In Darjeeling, tea is cultivated until the end of November, give or take a couple of weeks, depending on the soil temperature. Once the temperature dips below 16°C, the tea plants enter a dormant state until the following spring. November is an ideal month to admire the third highest peak in the world, Kangchenjunga, which rises above the Himalayan foothills.
When I’m looking for premium teas, I look at what the farmers and plantations I already know are producing. I also look for new farms, sometimes in new regions, sometimes in new countries. Sourcing premium teas is like starting from scratch every time. When it comes to rare and exceptional teas, there is no guarantee that a reputable producer will be able to make a tea as amazing as the previous year’s. You have to try the teas, blind, so you’re not influenced by the prestige of a name or your goodwill towards a farmer. And sometimes you have to pack your bags and set out on an adventure. Rwanda, for example, can produce some very good teas, and is among the countries I intend to return to soon and explore different plantations.
Although rooibos has been consumed for centuries, it has only been grown in recent times. In the mid-19th century, a German priest from Namibia founded the village of Wupperthal in South Africa. He imposed strict rules on the community and set about organising the cultivation of rooibos. Halfway between the Cape and Namibia, Wupperthal is in the middle of the desert. Rooibos, or Aspalathus lineari, is about as undemanding as a camel, and can withstand extreme heat without complaint. The plant’s roots push deep into the ground, which helps it find nourishment. Wupperthal is worth a visit. It’s a journey of several hours along a difficult track, which nonetheless offers some beautiful views for those who like their landscapes arid.
Tea plants are like you. In hot weather, they appreciate a refreshing mist. The tea plant belongs to the Camellia family. These plants like water, as long as it doesn’t sit around their roots. This means that tea plants feel at home on sloping ground, preferably in mountainous regions with a warm, humid climate. On flat ground, they require drainage.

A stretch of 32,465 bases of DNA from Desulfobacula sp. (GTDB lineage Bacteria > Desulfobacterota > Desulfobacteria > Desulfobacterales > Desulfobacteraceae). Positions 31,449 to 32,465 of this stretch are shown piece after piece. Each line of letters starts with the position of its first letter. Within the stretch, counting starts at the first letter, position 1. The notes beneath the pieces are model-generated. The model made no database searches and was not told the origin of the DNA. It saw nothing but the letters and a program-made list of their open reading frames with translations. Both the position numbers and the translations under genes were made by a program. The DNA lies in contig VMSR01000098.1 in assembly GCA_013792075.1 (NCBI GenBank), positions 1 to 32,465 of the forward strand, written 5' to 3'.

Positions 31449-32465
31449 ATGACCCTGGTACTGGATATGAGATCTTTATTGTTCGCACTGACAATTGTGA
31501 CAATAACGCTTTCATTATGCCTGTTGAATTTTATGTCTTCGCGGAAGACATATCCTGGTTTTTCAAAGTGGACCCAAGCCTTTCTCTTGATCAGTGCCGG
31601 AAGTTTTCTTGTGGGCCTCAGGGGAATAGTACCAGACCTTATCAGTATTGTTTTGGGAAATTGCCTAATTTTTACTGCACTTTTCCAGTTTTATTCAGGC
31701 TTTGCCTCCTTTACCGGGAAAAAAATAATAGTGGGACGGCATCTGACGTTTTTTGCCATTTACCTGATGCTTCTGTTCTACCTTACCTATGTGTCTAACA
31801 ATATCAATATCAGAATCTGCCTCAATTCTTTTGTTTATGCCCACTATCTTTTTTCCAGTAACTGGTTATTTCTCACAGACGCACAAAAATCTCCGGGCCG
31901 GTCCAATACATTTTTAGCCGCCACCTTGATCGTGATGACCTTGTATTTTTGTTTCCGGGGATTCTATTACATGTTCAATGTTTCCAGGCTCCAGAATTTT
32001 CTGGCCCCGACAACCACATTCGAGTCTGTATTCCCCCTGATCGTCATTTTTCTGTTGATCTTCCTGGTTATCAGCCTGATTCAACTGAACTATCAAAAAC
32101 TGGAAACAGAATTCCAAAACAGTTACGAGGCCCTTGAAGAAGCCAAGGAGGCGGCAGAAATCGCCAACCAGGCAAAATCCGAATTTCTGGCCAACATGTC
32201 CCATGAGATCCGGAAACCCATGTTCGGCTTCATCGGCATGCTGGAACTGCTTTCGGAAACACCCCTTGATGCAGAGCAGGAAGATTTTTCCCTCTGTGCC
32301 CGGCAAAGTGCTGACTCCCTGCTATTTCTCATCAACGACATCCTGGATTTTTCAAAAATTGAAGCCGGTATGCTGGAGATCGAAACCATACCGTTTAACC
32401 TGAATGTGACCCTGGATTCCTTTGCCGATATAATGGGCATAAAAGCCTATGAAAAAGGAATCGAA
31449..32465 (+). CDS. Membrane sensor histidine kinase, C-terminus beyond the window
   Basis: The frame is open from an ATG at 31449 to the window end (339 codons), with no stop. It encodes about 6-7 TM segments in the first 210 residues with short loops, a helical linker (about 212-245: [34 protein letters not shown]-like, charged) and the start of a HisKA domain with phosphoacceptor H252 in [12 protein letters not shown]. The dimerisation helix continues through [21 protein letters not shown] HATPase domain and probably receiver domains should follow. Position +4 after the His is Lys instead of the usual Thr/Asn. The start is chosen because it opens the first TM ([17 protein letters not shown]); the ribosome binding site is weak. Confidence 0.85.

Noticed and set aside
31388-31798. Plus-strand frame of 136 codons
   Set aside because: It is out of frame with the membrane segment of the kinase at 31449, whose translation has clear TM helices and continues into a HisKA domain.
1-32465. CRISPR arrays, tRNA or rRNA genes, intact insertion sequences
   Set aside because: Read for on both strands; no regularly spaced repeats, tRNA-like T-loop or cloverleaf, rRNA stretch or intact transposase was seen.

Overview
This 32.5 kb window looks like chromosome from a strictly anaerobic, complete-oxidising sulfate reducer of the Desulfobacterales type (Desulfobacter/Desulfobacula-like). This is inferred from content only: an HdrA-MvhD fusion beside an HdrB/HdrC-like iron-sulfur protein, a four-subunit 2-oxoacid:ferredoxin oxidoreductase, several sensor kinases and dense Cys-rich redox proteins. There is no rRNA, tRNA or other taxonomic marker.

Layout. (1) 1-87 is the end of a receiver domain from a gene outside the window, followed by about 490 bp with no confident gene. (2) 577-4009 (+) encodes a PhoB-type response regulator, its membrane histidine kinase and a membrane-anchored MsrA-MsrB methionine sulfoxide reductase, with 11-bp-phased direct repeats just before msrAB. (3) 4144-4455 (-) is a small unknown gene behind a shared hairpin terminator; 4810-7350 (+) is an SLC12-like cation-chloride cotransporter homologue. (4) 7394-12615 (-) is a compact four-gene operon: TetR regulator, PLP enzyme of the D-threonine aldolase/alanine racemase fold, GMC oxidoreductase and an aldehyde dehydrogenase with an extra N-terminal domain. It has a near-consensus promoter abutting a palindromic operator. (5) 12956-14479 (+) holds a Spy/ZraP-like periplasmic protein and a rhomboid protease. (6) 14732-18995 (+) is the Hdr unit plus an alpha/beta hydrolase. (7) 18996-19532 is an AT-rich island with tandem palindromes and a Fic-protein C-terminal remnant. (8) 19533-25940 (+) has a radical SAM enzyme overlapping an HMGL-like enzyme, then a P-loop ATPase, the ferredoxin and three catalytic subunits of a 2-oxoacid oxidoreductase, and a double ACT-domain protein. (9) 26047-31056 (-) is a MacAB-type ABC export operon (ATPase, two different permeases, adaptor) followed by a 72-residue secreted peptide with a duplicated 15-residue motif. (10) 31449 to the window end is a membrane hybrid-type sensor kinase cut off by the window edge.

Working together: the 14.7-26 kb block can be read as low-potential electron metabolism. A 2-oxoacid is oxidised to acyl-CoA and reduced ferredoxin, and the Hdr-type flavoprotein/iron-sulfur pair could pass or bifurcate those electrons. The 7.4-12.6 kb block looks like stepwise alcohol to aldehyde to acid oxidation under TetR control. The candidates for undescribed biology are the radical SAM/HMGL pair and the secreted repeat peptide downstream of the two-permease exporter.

Africa produces enormous quantities of tea – did you know that Kenya is the world’s biggest exporter? It’s mainly low grade, destined for the production of tea bags. But if you look carefully, you can find some incredible teas in countries such as Kenya, Rwanda, Uganda and Malawi. Discovering rare teas in Africa, Asia and elsewhere is what my job is all about. It’s a job that is constantly changing from one season to the next, one year to the next. No two harvests are the same. You must taste again and again, season after season, to find the best teas of the moment.
On the island of Kyushu in Japan, it isn’t unusual to find a volcano in your field of vision. As someone who enjoys photography, this makes me very happy. The outline of these lava giants emphasises the controlled horizontality of the tea plants. They disrupt a rather too orderly landscape. They also remind us that the duration of harvests, the duration of seasons, the duration of human life, quite simply, is infinitesimal. Here is Mount Kaimon, which has a silhouette similar to that of Mont Fuji.
Right down to the extreme south of Japan you can find these tea fields. They are recognisable for being spiked with fans, which are installed to prevent cold air from lingering around the tea plants. Here, I’m close to Kagoshima Bay, visible in the background, an important tea-producing region in the archipelago.
When you think of Southern India, you think of colourful temples, ancient spice trading posts, beaches lined with palm trees, boats gliding along complex networks of canals and backwaters, and luxuriant gardens. Southern India is less well-known for its mountains. Yet what are called the Ghats, literally “steps”, peak at more than 2,000 metres above sea level. This altitude and climate is well suited to tea plants.
Farming methods change over time. Tea bushes sometimes used to be planted following the slope of the ground, resulting in vertical lines like those visible on the left of this photo. Today, young bushes are planted in horizontal rows, to reduce soil erosion. In heavy rain, the water runs off more slowly and the tea bushes hold the soil in place.
During a tour of the Institute of Himalayan Bioresource Technology, Dr Rakesh Kumar reminded those I’d brought with me on the trip of the essential conditions required to grow tea: acidic soil (pH 4.5 to 5.5), temperatures between 15°C and 32°C, and abundant rainfall (around 1,500 mm per year). Of course, altitude, sunlight and gradient also influence the way the plants behave.
I’ve chosen this photo to illustrate gradient. It is without doubt in the Himalayan foothills that I encounter the steepest mountainsides. With copious rainfall and well-drained soil, it’s a tea plant’s dream location!